The surreal (and, yet, more real than most) battle for Seattle continues, it seems, as Seattle's self-styled super villain Rex Velvet has released another video teasing an upcoming showdown between good and evil... and, apparently, cats. Lots of cats.
In his latest video, the proudly mustachioed
One of the most persistent themes of the superhero genre is that, just by virtue of superheroes existing, super criminals will rise up to challenge them. This month, life imitated art as bowler-hatted, mustachioed super villain Rex Velvet blasted onto the scene in his home city of Seattle, which also serves as hub for the Rain City Superhero Movement, a real-life crime fighting group led by Phoenix Jones.
In his two videos, the first of whi
Like some kind of real world version of Watchmen's deconstruction and debasement of the super heroic ideal, yesterday's May Day protests showed the potentially ugly side of real life "citizen superheroes," with their reaction to the Seattle protests proving to be what some might consider a little heavy-handed.
Remember that part at the end of Batman Begins, where Commissioner Gordon talks to Batman about escalation, and warns him that simply by existing as a super-hero, he's opening the door to an equal response from the world of villainy? Well, it turns out those same rules apply here in the real world. This we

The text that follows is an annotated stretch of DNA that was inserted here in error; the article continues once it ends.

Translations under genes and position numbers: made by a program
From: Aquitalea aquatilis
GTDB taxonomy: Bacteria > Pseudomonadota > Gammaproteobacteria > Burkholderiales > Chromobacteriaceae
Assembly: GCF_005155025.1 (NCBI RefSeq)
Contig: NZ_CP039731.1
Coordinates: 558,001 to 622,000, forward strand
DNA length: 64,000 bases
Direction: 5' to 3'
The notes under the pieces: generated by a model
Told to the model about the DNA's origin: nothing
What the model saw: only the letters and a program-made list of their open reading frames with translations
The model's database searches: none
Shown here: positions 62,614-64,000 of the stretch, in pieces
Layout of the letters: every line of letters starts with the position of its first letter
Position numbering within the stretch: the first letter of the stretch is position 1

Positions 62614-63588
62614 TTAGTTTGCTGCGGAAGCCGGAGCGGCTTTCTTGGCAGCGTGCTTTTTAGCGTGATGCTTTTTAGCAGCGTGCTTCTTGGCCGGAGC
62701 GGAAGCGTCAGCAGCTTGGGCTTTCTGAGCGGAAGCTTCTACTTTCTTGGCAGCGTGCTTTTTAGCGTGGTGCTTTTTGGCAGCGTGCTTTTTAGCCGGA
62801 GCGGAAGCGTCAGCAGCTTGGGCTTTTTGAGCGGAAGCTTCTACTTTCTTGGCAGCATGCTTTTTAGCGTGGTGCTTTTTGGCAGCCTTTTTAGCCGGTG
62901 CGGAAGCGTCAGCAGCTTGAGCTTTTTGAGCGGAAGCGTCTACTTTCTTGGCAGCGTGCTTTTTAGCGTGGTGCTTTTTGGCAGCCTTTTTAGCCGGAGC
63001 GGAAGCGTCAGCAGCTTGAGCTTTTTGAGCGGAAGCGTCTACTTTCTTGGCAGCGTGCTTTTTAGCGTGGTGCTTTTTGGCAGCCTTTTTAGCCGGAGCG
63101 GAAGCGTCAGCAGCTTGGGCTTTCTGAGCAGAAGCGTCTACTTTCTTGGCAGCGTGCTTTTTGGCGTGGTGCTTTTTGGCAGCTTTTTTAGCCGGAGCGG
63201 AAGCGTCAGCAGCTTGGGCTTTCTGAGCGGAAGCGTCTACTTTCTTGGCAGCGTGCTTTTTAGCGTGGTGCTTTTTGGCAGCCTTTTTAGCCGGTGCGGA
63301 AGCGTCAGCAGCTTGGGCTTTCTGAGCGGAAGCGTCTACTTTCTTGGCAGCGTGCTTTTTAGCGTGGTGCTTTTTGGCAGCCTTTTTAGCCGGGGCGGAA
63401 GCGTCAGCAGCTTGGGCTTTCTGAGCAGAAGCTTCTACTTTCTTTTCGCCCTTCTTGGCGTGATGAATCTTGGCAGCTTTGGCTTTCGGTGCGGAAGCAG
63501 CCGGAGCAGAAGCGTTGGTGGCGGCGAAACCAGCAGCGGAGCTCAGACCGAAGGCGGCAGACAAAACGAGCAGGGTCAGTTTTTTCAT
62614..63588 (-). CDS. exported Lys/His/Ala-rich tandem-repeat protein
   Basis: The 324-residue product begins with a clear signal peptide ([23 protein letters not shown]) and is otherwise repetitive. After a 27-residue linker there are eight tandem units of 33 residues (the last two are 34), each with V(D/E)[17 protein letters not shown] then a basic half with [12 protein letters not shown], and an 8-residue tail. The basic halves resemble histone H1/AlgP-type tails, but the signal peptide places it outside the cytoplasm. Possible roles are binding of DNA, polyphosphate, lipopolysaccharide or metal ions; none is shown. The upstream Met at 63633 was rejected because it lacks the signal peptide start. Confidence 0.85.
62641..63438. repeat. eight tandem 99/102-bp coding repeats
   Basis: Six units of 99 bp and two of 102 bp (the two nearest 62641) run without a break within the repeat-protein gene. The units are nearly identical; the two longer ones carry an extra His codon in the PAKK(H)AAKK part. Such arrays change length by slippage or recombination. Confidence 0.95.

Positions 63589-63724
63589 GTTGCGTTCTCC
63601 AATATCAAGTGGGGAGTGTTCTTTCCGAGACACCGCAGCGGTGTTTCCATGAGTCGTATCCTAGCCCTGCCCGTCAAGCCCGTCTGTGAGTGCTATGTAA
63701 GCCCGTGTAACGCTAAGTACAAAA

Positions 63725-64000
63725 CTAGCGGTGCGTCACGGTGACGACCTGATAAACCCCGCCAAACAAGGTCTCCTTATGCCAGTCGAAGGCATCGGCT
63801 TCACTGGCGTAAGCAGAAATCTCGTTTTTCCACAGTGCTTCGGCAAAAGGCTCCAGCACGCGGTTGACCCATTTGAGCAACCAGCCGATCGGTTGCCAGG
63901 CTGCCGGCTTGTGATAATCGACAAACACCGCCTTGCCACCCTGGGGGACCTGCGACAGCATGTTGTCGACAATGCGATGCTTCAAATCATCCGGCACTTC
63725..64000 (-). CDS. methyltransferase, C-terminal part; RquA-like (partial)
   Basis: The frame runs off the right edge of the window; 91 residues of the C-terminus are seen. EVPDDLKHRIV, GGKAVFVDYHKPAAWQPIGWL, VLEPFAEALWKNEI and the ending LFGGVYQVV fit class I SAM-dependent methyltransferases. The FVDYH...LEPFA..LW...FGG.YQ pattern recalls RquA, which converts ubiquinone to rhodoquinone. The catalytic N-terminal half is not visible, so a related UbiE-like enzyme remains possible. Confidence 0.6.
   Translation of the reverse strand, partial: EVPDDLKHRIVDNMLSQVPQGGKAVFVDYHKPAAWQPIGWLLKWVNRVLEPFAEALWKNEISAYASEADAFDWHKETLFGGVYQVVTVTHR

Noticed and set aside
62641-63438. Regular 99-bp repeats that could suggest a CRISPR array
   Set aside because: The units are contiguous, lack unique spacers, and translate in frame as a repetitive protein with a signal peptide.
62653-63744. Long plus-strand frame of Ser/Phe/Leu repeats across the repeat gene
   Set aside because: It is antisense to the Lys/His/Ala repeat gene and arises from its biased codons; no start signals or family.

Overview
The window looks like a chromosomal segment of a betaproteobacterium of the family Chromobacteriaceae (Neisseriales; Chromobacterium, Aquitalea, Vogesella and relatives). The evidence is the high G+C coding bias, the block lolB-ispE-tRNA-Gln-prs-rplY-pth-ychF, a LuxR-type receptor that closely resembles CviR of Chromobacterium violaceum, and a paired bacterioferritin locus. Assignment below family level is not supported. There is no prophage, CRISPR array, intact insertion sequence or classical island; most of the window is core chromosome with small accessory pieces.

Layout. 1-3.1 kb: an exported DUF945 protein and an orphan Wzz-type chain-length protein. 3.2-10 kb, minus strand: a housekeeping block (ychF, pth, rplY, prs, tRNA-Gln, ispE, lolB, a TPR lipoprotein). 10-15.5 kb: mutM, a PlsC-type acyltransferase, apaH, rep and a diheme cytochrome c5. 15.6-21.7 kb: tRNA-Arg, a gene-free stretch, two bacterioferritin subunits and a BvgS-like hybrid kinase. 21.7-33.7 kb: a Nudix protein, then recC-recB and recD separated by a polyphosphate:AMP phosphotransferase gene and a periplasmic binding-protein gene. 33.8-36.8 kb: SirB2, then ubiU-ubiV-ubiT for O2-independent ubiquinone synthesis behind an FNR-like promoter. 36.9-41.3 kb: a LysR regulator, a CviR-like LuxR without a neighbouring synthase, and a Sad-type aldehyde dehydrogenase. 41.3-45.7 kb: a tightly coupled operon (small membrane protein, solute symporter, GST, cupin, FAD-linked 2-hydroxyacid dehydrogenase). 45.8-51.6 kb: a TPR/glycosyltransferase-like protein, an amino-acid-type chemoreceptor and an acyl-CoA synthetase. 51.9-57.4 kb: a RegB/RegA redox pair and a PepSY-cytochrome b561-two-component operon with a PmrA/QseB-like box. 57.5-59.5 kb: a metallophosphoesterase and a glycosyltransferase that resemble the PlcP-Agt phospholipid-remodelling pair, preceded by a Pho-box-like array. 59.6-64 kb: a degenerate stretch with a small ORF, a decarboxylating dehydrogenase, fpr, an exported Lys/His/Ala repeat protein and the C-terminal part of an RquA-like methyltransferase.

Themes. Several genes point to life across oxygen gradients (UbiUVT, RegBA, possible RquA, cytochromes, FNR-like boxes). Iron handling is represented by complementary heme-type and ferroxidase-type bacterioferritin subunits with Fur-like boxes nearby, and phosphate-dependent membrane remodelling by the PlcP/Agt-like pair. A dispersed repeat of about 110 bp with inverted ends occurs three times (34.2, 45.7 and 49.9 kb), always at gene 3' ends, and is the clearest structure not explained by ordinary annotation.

Seattle's resident costumed crime fighter Phoenix Jones, arguably the posterboy for the "real life superhero" movement, revealed his secret identity to the world yesterday. The unmasking came as something of a response to his arrest earlier this week for allegedly assaulting several people with pepper spra
If you spend enough time skimming the increasing number of profiles about the "real life superhero" movement, the sparkling sentiment behind helping others can quickly lose its luster. Are these costu